These narratives, which are so prevalent in the high school experience, have been normalized and validated through the lens of Degrassi. Only The Fosters and sometimes Switched at Birth are consistently on par with Degrassi. Most other teen shows, with their weirdly too old and attractive casts, are too over-the-top and have too many vampires/werewolves/pretty little liars to really feel like authentic representations of being a teenager.

Degrassi has been around for so long now, many fans simply tune in for pure nostalgia. It’s been remarkable to read over the past day how many people actually care that Degrassi could end. I suppose there was always a sense that Degrassi, kind of like the real high school you went to, would be lingering in the background until you were ready to let go completely.

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The Five Stages of Grief, As Experienced During Liz & Dick

Lohan, I wish I knew how to quit you.

And now, a brief summary of the emotions I experienced during the last 24 hours as I watched the greatest movie event of our time, Liz & Dick. Perhaps you felt the same way.
Continue reading “The Five Stages of Grief, As Experienced During Liz & Dick”

LOL: The Coming-of-Age Movie You Didn’t Ask For

Well…I was attempting to write a serious post about Tinker Tailor Solider Spy this morning. Then I watched the trailer for LOL: Laughing Out Loud, a coming-of-age teen dramedy starring Miley Cyrus. LOL is a remake of a 2008 French film of the same name. Both films are written and directed by Lisa Azuelos. Somehow I don’t find this comforting and any chance of me being serious is long gone. Here’s the trailer.

Don’t worry. I have broken down LOL (colon) Laughing Out Loud for you.

Continue reading “LOL: The Coming-of-Age Movie You Didn’t Ask For”

5 Days of Christmas Movies: Love Actually (2003)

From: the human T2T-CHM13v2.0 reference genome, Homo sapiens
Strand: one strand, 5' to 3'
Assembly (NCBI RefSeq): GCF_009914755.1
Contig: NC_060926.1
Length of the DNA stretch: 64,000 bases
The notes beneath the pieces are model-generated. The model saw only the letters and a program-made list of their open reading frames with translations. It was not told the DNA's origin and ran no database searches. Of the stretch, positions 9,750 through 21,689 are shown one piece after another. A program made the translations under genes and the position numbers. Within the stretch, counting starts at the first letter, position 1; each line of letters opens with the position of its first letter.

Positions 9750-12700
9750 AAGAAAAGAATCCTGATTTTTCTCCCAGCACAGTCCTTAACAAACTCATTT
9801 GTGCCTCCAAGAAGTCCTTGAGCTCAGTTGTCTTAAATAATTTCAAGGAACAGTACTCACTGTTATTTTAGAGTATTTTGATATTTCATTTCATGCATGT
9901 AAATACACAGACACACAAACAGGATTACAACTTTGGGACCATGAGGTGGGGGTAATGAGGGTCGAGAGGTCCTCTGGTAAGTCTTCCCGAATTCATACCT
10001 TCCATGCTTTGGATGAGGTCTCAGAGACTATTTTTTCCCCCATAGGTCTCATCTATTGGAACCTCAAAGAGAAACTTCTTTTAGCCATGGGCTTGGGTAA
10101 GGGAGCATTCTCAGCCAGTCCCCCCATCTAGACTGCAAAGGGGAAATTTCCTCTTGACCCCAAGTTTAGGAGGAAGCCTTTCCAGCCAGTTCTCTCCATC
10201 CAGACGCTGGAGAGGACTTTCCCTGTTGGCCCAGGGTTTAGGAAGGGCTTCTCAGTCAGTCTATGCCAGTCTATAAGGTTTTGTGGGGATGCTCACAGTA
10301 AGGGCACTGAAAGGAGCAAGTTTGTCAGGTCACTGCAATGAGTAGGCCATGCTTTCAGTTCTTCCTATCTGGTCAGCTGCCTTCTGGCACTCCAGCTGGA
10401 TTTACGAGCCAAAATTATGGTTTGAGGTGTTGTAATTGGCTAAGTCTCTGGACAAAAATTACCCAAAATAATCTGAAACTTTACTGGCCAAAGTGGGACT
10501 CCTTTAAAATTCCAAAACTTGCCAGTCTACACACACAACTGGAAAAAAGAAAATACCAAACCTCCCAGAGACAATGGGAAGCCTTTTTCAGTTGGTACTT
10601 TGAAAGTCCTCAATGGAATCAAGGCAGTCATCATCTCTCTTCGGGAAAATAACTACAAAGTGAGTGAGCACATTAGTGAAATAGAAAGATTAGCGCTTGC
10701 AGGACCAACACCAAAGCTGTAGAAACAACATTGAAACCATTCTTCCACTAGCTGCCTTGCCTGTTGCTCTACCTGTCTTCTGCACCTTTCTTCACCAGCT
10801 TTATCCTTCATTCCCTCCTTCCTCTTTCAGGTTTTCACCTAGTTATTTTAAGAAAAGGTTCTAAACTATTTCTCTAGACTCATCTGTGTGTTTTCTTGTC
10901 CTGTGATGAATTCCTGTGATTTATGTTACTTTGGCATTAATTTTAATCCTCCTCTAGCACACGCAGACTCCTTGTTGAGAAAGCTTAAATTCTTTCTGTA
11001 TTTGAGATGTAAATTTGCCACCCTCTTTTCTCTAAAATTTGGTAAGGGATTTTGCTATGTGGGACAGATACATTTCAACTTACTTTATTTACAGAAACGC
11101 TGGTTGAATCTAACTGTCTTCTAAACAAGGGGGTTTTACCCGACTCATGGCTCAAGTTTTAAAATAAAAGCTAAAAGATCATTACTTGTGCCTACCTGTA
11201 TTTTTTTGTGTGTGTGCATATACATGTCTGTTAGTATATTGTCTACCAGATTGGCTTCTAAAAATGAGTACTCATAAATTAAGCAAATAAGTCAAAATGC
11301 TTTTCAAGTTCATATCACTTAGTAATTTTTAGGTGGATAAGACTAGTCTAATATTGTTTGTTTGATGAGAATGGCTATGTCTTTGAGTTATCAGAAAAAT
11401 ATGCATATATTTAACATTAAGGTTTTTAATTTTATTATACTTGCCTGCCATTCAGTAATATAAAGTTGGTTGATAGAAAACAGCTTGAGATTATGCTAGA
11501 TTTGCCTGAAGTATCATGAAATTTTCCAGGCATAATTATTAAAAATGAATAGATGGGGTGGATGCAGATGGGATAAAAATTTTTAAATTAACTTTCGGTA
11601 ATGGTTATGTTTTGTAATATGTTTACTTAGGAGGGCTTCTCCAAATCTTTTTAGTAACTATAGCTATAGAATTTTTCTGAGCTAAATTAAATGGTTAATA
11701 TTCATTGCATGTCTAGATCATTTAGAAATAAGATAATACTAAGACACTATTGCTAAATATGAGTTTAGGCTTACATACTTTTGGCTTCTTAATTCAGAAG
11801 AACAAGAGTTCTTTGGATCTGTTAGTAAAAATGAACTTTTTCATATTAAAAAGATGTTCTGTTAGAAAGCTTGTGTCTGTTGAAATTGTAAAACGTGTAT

1. The Overly Cheery Romantic Comedy

I don’t watch many Christmas movies this time of year but Love Actually happens to be one of my favorite guilty pleasures. It is always the first Christmas movie I watch and it sets the mood for the rest of the holiday season.

Love Actually follows ten intertwining stories and many characters during the weeks leading up to Christmas. The cast is stacked with the likes of Bill Nighy, Emma Thompson, Alan Rickman, Colin Firth and Laura Linney. Compared to the cats of other rom-coms centered around a holiday (ugh, Valentine’s Day), this ensemble is overwhelmingly talented.

But a talented cast doesn’t make Love Actually is the greatest romantic comedy/holiday movie of the aughts. In fact, it is far from that.

Love Actually is overloaded with characters and story lines. Some I really don’t care for, like Keira Knightley as the newlywed or Chiwetel Ejiofor as her husband. (Would you even know it? Ejiofor barely has a line.) And I cannot stand Liam Neeson’s widowed father act.

Writer-director Richard Curtis basically went nuts when he made this film. Can you imagine how sloppy and tedious the director’s cut with 40 additional minutes would be? (Hint: Very painful.) And yet, I still adore Love Actually. I’d rather watch it, flaws and all, than miss out on the wonder that is Billy Mack, Rowan Atkinson’s gift wrapping, or Hugh Grant’s dancing.

And because Valentine’s Day really is so goddamn terrible.